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Ethnic differences in family childcare providers’ nutrition- and activity-related attitudes and barriers

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Description:

Objective. The aim of the study is to examine family childcare providers’ (FCCPs) attitudes and perceived barriers related to nutrition, physical activity (PA), and screen time (ST) behaviors of preschool children, exploring differences by provider ethnicity. Design. Baseline survey data from a cluster-randomized trial. Participants. Around 168 FCCPs completed a telephone survey, and 126 completed both telephone and in-person surveys. Main Outcome Measures. Phone and in-person surveys include 44 questions to assess FCCPs attitudes and perceived barriers regarding nutrition, PA, and ST in the family childcare home. Analysis. Associations by ethnicity (Latinx vs. non-Latinx) were assessed by ANOVA, adjusting for provider education and Bonferroni correction. Results. Some FCCP attitudes were consistent with national obesity prevention guidelines; for example, most FCCPs agreed that they have an important role in shaping children’s eating and PA habits. However, many FCCPs agreed with allowing children to watch educational TV and did not agree that children should serve themselves at meals. Adjusting for education, there were statistically significant differences in attitude and perceived barrier scores by provider ethnicity. For example, Latinx FCCPs were more likely to agree that they should eat the same foods as children(p < .001) but less likely to agree that serving the food at meal and snack time is the adult’s responsibility (p < .001). Latinx FCCPs were more like to perceive barriers related to children’s safety playing outside (p < .001). Conclusions and Implications. While FCCPs hold some nutrition-, PA-, and ST-related attitudes consistent with national guidelines, training opportunities are needed for FCCPs to improve knowledge and skills and overcome perceived barriers related to nutrition and PA. Latinx FCCPs, in particular, may need culturally tailored training and support to overcome misperceptions and barriers. (author abstract)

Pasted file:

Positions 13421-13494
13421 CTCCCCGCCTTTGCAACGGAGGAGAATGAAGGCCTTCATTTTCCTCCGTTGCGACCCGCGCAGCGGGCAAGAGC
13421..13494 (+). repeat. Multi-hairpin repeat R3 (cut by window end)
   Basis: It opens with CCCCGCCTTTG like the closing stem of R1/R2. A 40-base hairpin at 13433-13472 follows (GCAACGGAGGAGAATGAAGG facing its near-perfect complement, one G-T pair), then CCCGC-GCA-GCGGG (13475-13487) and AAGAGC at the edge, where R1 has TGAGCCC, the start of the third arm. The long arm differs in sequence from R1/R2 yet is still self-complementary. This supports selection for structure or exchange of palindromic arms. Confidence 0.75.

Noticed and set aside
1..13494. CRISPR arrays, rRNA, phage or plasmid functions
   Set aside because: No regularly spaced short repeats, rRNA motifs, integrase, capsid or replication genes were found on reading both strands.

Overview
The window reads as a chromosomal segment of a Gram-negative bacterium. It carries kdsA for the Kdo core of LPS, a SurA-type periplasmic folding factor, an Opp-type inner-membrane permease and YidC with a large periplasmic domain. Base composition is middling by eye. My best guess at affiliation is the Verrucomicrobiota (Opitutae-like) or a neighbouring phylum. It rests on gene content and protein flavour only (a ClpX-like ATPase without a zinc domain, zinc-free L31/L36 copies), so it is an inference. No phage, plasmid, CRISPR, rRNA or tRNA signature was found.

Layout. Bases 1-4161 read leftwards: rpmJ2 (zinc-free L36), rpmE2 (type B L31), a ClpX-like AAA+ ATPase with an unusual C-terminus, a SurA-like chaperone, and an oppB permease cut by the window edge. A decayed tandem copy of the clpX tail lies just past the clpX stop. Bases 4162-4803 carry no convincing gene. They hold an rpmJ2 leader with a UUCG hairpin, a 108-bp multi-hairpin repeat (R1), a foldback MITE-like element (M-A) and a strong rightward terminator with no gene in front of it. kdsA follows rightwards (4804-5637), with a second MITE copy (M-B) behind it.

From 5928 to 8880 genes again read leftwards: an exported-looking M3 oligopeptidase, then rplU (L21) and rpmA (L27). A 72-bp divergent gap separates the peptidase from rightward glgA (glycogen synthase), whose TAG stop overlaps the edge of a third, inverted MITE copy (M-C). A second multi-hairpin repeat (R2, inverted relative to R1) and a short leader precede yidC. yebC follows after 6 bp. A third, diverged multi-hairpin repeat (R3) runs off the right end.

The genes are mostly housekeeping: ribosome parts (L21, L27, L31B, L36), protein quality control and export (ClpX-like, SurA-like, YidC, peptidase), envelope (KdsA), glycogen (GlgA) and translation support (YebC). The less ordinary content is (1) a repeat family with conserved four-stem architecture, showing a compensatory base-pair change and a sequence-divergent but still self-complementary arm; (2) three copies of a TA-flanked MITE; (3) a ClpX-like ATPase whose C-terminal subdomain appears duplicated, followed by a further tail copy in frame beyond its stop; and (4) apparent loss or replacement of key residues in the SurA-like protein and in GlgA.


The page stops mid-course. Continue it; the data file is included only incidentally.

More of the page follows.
Resource Type:
Reports & Papers
Country:
United States

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